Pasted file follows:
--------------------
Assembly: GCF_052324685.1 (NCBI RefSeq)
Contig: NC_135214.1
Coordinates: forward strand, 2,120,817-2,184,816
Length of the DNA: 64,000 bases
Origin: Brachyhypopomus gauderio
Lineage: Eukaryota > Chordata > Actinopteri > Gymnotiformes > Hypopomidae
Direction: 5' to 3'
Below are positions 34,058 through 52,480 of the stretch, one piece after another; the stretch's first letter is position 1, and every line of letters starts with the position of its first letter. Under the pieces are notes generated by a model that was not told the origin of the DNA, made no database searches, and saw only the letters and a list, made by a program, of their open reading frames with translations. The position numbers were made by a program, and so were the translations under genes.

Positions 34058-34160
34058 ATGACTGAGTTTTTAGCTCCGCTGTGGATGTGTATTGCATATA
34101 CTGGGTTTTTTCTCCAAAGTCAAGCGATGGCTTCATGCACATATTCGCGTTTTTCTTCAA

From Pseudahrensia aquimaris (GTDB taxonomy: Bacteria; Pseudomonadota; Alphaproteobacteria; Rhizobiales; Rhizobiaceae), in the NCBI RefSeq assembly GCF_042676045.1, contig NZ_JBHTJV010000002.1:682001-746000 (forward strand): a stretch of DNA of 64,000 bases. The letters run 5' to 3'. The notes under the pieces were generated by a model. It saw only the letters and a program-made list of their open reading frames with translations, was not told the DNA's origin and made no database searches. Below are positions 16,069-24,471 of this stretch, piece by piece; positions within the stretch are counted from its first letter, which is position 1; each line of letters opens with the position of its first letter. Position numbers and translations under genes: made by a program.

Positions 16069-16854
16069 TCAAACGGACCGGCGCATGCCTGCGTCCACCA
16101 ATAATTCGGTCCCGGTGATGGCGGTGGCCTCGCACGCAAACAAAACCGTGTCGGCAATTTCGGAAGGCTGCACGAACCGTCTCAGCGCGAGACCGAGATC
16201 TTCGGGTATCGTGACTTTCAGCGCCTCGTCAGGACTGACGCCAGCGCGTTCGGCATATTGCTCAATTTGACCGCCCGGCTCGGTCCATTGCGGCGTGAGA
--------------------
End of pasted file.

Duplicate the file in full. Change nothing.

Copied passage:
Assembly: GCF_052324685.1 (NCBI RefSeq)
Contig: NC_135214.1
Coordinates: forward strand, 2,120,817-2,184,816
Length of the DNA: 64,000 bases
Origin: Brachyhypopomus gauderio
Lineage: Eukaryota > Chordata > Actinopteri > Gymnotiformes > Hypopomidae
Direction: 5' to 3'
Below are positions 34,058 through 52,480 of the stretch, one piece after another; the stretch's first letter is position 1, and every line of letters starts with the position of its first letter. Under the pieces are notes generated by a model that was not told the origin of the DNA, made no database searches, and saw only the letters and a list, made by a program, of their open reading frames with translations. The position numbers were made by a program, and so were the translations under genes.

Positions 34058-34160
34058 ATGACTGAGTTTTTAGCTCCGCTGTGGATGTGTATTGCATATA
34101 CTGGGTTTTTTCTCCAAAGTCAAGCGATGGCTTCATGCACATATTCGCGTTTTTCTTCAA

From Pseudahrensia aquimaris (GTDB taxonomy: Bacteria; Pseudomonadota; Alphaproteobacteria; Rhizobiales; Rhizobiaceae), in the NCBI RefSeq assembly GCF_042676045.1, contig NZ_JBHTJV010000002.1:682001-746000 (forward strand): a stretch of DNA of 64,000 bases. The letters run 5' to 3'. The notes under the pieces were generated by a model. It saw only the letters and a program-made list of their open reading frames with translations, was not told the DNA's origin and made no database searches. Below are positions 16,069-24,471 of this stretch, piece by piece; positions within the stretch are counted from its first letter, which is position 1; each line of letters opens with the position of its first letter. Position numbers and translations under genes: made by a program.

Positions 16069-16854
16069 TCAAACGGACCGGCGCATGCCTGCGTCCACCA
16101 ATAATTCGGTCCCGGTGATGGCGGTGGCCTCGCACGCAAACAAAACCGTGTCGGCAATTTCGGAAGGCTGCACGAACCGTCTCAGCGCGAGACCGAGATC
16201 TTCGGGTATCGTGACTTTCAGCGCCTCGTCAGGACTGACGCCAGCGCGTTCGGCATATTGCTCAATTTGACCGCCCGGCTCGGTCCATTGCGGCGTGAGA